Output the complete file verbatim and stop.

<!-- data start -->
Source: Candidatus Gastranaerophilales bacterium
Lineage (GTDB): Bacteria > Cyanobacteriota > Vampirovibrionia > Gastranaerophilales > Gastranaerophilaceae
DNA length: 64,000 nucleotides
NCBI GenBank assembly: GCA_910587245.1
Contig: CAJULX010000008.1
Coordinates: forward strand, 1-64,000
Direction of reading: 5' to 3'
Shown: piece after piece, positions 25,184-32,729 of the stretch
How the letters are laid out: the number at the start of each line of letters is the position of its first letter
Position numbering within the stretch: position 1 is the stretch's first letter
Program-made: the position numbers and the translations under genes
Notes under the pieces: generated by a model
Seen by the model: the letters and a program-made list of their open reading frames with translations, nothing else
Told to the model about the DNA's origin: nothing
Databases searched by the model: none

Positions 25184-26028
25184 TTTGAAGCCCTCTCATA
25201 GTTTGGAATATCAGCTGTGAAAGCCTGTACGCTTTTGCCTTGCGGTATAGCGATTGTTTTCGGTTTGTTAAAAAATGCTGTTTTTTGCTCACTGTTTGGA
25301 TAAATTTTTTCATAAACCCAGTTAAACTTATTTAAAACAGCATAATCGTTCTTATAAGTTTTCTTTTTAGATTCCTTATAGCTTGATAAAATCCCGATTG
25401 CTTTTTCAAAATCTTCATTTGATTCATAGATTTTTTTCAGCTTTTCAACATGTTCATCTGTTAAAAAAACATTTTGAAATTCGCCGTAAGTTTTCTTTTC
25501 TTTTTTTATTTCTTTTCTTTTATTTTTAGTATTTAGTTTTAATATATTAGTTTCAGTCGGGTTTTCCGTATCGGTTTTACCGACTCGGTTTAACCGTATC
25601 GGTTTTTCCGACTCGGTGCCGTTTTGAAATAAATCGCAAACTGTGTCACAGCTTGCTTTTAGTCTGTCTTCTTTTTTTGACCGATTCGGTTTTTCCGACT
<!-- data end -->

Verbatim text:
Source: Candidatus Gastranaerophilales bacterium
Lineage (GTDB): Bacteria > Cyanobacteriota > Vampirovibrionia > Gastranaerophilales > Gastranaerophilaceae
DNA length: 64,000 nucleotides
NCBI GenBank assembly: GCA_910587245.1
Contig: CAJULX010000008.1
Coordinates: forward strand, 1-64,000
Direction of reading: 5' to 3'
Shown: piece after piece, positions 25,184-32,729 of the stretch
How the letters are laid out: the number at the start of each line of letters is the position of its first letter
Position numbering within the stretch: position 1 is the stretch's first letter
Program-made: the position numbers and the translations under genes
Notes under the pieces: generated by a model
Seen by the model: the letters and a program-made list of their open reading frames with translations, nothing else
Told to the model about the DNA's origin: nothing
Databases searched by the model: none

Positions 25184-26028
25184 TTTGAAGCCCTCTCATA
25201 GTTTGGAATATCAGCTGTGAAAGCCTGTACGCTTTTGCCTTGCGGTATAGCGATTGTTTTCGGTTTGTTAAAAAATGCTGTTTTTTGCTCACTGTTTGGA
25301 TAAATTTTTTCATAAACCCAGTTAAACTTATTTAAAACAGCATAATCGTTCTTATAAGTTTTCTTTTTAGATTCCTTATAGCTTGATAAAATCCCGATTG
25401 CTTTTTCAAAATCTTCATTTGATTCATAGATTTTTTTCAGCTTTTCAACATGTTCATCTGTTAAAAAAACATTTTGAAATTCGCCGTAAGTTTTCTTTTC
25501 TTTTTTTATTTCTTTTCTTTTATTTTTAGTATTTAGTTTTAATATATTAGTTTCAGTCGGGTTTTCCGTATCGGTTTTACCGACTCGGTTTAACCGTATC
25601 GGTTTTTCCGACTCGGTGCCGTTTTGAAATAAATCGCAAACTGTGTCACAGCTTGCTTTTAGTCTGTCTTCTTTTTTTGACCGATTCGGTTTTTCCGACT